When you’re struggling with diarrhea, you just want it to stop. Bouts of the loose, watery stool are often unpredictable and can be accompanied by cramps, pain, burning, fever and even blood. “When one considers the inconvenience of diarrheal episodes as it relates to work, travel or athletics, there can be a major interruption in a person’s lifestyle freedoms, revenue and happiness,” says Dr. Bridget Seymour, a gastroenterologist at the Holy Family Hospital campus in Haverhill, Massachusetts.
Types and Causes of Diarrhea
Before you try to stop diarrhea, aim to figure out which type you’re experiencing.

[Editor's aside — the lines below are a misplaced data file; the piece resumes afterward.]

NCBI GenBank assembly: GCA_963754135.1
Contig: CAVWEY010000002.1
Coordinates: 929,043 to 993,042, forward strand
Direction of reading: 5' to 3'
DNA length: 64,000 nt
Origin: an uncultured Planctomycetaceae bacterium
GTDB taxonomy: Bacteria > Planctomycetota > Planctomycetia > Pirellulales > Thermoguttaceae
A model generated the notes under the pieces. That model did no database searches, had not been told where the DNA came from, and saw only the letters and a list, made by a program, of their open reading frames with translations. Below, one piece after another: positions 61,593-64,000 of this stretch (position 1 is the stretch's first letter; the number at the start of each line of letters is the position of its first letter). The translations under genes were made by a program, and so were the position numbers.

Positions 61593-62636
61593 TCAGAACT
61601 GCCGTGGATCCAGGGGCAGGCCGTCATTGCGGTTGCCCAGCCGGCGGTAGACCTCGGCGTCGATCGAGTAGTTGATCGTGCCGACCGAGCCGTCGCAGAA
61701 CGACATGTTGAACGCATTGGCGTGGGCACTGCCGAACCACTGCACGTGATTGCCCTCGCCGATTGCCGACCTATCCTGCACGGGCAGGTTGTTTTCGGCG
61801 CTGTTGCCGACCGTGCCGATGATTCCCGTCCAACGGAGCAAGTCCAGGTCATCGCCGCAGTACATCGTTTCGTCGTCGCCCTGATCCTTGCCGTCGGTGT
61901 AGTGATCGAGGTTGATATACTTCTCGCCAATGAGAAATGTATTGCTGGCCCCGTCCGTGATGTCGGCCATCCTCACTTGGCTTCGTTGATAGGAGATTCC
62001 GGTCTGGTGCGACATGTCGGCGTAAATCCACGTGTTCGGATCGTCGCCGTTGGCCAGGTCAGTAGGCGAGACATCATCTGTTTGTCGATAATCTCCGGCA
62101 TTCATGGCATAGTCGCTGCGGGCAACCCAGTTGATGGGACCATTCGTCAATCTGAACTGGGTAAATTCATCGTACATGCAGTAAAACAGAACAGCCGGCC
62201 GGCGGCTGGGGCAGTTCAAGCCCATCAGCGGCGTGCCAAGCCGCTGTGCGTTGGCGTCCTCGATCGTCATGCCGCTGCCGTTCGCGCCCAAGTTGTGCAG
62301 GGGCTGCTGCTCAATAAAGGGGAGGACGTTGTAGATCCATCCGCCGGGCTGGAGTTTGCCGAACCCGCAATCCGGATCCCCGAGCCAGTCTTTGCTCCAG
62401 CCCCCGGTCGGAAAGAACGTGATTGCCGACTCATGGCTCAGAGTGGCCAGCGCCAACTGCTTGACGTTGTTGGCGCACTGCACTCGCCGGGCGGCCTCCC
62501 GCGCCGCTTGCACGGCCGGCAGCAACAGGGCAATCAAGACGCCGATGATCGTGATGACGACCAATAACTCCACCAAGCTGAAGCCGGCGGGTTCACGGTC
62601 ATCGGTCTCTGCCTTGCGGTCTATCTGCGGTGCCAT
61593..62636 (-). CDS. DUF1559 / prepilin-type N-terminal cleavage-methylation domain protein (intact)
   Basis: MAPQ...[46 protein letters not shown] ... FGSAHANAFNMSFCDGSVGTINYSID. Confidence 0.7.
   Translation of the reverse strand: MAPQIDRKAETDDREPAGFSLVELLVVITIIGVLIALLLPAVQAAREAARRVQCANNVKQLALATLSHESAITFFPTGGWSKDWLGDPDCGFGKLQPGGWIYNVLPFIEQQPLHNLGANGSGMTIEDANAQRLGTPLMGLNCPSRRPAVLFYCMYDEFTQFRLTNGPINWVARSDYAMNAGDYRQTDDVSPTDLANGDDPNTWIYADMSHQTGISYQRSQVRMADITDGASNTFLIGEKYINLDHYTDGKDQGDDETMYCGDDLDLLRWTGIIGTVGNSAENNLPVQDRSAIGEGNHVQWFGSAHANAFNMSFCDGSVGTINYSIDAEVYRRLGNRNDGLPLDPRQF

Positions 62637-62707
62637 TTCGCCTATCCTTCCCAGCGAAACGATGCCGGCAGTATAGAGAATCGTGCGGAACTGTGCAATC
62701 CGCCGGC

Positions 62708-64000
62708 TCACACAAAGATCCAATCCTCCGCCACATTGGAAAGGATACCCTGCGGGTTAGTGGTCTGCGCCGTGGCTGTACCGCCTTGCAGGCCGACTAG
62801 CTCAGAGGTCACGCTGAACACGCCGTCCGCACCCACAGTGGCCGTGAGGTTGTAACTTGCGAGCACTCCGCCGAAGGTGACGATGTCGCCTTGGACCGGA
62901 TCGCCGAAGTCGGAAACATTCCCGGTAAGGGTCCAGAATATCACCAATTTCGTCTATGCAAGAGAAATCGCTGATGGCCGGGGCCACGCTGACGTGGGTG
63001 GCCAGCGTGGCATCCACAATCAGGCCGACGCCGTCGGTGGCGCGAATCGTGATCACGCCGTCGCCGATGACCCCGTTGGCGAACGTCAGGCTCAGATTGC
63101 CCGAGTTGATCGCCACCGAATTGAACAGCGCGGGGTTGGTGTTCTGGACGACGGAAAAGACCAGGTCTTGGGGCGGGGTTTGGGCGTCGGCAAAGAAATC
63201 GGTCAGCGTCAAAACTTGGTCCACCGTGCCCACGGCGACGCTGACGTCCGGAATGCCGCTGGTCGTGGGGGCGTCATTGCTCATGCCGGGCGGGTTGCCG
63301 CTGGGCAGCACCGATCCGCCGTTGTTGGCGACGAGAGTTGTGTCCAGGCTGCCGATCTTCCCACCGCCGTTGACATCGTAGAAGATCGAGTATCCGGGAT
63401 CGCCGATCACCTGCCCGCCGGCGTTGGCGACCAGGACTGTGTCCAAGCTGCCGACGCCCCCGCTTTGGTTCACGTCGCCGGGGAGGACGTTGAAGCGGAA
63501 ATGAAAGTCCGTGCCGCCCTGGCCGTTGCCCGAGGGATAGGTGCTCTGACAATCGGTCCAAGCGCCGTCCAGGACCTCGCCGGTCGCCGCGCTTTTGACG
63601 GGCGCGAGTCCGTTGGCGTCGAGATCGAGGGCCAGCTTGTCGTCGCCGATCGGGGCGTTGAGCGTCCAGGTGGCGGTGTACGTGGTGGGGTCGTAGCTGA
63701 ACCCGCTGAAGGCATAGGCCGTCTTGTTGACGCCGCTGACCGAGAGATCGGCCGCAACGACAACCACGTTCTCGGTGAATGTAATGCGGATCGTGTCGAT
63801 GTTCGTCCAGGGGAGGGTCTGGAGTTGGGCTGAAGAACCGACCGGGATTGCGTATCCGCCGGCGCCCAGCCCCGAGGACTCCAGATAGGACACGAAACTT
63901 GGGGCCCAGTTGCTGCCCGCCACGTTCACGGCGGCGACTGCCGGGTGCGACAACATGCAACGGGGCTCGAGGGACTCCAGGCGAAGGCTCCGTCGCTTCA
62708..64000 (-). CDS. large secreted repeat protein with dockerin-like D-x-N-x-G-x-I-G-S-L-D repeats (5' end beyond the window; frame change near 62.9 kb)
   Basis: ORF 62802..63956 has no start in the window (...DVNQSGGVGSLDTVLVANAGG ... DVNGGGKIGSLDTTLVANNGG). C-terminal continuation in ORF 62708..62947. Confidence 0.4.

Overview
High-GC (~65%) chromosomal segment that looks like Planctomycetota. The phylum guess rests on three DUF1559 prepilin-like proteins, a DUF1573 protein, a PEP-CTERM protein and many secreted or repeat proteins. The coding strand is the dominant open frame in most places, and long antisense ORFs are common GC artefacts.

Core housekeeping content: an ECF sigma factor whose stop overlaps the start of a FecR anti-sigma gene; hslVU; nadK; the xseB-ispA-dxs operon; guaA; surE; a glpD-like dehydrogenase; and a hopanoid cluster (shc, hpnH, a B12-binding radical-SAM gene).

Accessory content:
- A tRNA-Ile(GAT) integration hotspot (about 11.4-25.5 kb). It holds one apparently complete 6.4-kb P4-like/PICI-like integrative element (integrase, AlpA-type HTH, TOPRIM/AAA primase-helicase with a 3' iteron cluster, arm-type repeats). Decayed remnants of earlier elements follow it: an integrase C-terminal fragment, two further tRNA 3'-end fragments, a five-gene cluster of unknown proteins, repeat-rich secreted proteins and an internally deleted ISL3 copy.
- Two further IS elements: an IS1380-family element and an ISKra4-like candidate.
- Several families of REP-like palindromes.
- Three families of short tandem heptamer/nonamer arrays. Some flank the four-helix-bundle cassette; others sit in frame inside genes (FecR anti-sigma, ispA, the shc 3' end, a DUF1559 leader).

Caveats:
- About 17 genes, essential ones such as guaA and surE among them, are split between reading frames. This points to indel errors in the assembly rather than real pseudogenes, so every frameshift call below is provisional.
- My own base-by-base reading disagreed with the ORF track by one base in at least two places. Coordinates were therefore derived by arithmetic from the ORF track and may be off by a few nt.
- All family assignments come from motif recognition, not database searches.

— Acute diarrhea lasts anywhere from a few hours to four weeks. It’s sudden and often catches you off guard. “It’s usually caused by infection from bacteria or viruses — things like food poisoning, norovirus or rotavirus,” explains Dr. Daniel Bushyhead, a gastroenterologist with Houston Methodist Hospital.
— Chronic diarrhea lasts four weeks or more. While it can also come on suddenly, you know the symptom well and you’ve been trying unsuccessfully to resolve it. “There are dozens of causes of chronic diarrhea. Some may be as simple as irritable bowel syndrome, food intolerances, infection, medication side effects or prior gallbladder removal,” Seymour says. “Other conditions are far more complicated and require more extensive testing and treatment, such as Crohn’s disease, microscopic colitis, malabsorption due to small bowel damage, some cancers and thyroid dysfunction.”
[READ: Remedies for a Stomach Ache.]
How to Stop Acute Diarrhea